What researchers theorize is that plates get stressed and start releasing large amounts of radon, which then affects the air all the way up into the ionosphere, via something called the Lithosphere Atmosphere Ionosphere Coupling mechanism. This all happens days before the earthquake hits. Could this be a new way to predict earthquakes? Only time and more research will tell. 

Some people even believe that HAARP may have something to do with earthquakes. They say that HAARP can generate enough destabilizing energy so that earthquakes are the result. For more information on this, do a google search on HAARP and earthquakes. 

For those who may want to travel around the world and find where the next earthquake may happen BEFORE it actually hits, whether it is being caused by natural or human caused reasons, the following story may be of interest. 

“NASA-funded researchers released to the general public a new “4D” live model of Earth’s ionosphere. Without leaving home, anyone can fly through the layer of ionized gas that encircles Earth at the edge of space itself. All that’s required is a connection to the Internet.
“This is an exciting development,” says solar physicist Lika Guhathakurta of NASA headquarters in Washington, DC. “The ionosphere is important to pilots, ham radio operators, earth scientists and even soldiers. Using this new 4D tool, they can monitor and study the ionosphere as if they’re actually inside it.”
The ionosphere is, in a sense, our planet’s final frontier. It is the last wisp of Earth’s atmosphere that astronauts leave behind when they enter space. The realm of the ionosphere stretches from 50 to 500 miles above Earth’s surface where the atmosphere thins to near-vacuum and exposes itself to the fury of the sun. Solar ultraviolet radiation breaks apart molecules and atoms creating a globe-straddling haze of electrons and ions.
Ham radio operators know the ionosphere well. They can communicate over the horizon by bouncing their signals off of the ionosphere—or communicate not at all when a solar flare blasts the ionosphere with X-rays and triggers a radio blackout. The ionosphere also has a big impact on GPS reception.

Before a GPS satellite signal reaches the ground, it must first pass through ionospheric gases that bend, reflect and attenuate radio waves. Solar and geomagnetic storms that unsettle the ionosphere can cause GPS position errors as large as 100 meters. Imagine a pilot flying on instruments descending toward a landing strip only to discover it is a football field to the right.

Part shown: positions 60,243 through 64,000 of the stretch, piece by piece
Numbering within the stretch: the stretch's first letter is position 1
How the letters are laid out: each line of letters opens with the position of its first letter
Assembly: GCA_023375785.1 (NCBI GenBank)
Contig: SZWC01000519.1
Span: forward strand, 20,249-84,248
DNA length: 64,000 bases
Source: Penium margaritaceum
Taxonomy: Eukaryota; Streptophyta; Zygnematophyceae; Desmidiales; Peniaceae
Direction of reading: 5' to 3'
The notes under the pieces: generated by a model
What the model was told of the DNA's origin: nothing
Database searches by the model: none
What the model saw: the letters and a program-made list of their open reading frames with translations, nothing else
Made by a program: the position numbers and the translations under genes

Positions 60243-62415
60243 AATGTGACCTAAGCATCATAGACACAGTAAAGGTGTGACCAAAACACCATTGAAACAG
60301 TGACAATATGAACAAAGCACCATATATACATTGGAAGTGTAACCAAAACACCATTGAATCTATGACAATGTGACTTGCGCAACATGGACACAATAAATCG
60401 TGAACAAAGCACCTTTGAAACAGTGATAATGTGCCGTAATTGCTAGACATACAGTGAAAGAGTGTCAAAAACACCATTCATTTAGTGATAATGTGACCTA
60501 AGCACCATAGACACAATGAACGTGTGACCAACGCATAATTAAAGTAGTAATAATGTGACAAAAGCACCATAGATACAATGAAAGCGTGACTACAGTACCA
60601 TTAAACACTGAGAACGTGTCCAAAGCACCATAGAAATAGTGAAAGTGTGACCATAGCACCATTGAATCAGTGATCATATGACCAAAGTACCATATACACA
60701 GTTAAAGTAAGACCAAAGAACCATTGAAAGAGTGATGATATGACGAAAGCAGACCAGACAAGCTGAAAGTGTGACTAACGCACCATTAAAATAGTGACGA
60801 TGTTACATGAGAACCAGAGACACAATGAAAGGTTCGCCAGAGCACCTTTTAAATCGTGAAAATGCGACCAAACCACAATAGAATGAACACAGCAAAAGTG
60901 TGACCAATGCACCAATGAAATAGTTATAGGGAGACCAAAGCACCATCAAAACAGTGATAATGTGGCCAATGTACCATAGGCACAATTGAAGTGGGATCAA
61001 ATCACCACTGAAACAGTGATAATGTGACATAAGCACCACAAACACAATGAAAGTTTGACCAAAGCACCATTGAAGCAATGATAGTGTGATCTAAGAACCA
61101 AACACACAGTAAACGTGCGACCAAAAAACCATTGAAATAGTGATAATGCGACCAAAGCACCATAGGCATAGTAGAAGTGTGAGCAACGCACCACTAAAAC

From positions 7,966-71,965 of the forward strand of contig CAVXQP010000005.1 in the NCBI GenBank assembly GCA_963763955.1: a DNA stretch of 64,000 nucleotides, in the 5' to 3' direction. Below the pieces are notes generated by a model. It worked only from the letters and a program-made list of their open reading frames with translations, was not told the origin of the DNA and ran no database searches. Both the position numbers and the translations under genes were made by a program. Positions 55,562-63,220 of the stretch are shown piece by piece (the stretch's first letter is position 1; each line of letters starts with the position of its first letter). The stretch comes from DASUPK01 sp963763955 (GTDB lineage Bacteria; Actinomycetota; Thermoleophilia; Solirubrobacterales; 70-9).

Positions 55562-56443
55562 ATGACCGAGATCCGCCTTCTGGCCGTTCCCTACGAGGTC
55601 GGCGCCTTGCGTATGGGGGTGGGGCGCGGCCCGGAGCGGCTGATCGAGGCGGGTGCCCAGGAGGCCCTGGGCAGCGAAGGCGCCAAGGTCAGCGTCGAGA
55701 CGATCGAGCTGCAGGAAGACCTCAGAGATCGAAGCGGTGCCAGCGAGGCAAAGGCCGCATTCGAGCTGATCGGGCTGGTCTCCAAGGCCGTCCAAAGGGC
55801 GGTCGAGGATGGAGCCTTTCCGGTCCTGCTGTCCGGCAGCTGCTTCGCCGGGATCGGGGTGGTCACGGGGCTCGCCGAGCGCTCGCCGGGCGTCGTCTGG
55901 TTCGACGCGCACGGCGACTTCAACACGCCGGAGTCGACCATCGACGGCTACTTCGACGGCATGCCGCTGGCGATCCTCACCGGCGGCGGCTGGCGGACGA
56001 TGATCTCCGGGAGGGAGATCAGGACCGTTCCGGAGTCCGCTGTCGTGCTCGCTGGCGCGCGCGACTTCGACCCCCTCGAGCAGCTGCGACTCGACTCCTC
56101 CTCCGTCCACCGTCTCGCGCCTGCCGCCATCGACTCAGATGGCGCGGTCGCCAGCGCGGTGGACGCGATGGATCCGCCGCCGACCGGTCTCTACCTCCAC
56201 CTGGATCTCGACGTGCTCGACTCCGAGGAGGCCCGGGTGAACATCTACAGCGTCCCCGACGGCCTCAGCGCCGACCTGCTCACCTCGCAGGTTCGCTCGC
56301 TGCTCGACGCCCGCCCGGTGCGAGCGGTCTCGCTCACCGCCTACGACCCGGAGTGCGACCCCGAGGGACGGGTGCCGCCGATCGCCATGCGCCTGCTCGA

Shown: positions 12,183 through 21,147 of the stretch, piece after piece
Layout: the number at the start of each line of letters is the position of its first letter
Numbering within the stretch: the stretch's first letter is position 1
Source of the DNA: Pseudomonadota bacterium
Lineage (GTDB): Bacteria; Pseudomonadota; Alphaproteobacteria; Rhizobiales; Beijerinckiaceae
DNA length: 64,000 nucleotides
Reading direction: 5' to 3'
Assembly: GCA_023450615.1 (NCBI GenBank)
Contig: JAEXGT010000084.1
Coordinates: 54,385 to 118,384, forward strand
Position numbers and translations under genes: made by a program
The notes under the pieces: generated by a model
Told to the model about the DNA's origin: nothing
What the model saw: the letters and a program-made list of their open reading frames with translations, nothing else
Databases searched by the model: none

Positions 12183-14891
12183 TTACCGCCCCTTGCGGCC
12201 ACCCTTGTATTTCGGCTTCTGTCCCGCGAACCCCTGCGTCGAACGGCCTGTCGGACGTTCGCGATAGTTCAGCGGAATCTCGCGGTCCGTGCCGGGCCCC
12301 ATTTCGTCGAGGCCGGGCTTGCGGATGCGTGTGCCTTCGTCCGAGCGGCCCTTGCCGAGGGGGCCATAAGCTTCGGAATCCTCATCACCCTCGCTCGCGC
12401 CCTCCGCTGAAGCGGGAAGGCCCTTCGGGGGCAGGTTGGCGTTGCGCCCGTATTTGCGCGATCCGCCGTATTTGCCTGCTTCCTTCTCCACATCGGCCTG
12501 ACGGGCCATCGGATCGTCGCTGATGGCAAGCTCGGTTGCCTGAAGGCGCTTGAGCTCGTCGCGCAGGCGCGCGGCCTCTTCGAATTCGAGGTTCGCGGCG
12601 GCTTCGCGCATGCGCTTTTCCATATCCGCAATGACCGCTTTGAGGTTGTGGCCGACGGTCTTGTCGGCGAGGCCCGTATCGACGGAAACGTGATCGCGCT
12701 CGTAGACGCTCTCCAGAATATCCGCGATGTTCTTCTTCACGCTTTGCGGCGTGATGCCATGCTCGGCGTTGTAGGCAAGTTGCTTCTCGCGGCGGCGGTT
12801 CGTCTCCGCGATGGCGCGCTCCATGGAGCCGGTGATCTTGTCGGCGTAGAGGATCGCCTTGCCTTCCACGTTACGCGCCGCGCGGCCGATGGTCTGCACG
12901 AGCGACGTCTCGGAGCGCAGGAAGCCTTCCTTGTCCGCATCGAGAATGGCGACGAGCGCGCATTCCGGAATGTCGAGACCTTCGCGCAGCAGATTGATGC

“Understanding the ionosphere is clearly important. That’s why NASA’s Living with a Star (LWS) program funded this work,” says Guhathakurta, LWS program scientist. Space Environment Technologies, Inc. of California received the LWS grant and they partnered with Space Environment Corp. of Utah and the US Air Force to develop the 4D ionosphere.”

To download Google Earth in order to view the ionosphere live, go to and download/install Google Earth. 

Then “download one or more of following ES4D KML files to your computer:
Double-click or drag-drop the files selected above onto the Google Earth application icon. In Google Earth, select one or more the desired views under Places.

Select optional Google Earth Views:
Weather in the Layers sidebar
Terrain in the Layers sidebar
Grid (lat/long) under View Menu
Atmosphere under View Menu

Navigate using the zoom, tilt, and rotate sliders in the upper right corner. View a movie of the past 24 hours using the time slider with 1 movie selected. See this brief user guide for additional information.”


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Earthquakes, Gravity Waves, And Ionospheric Hot Spots; via A Green Road

Exploring the Inner and Outer Mysteries of Life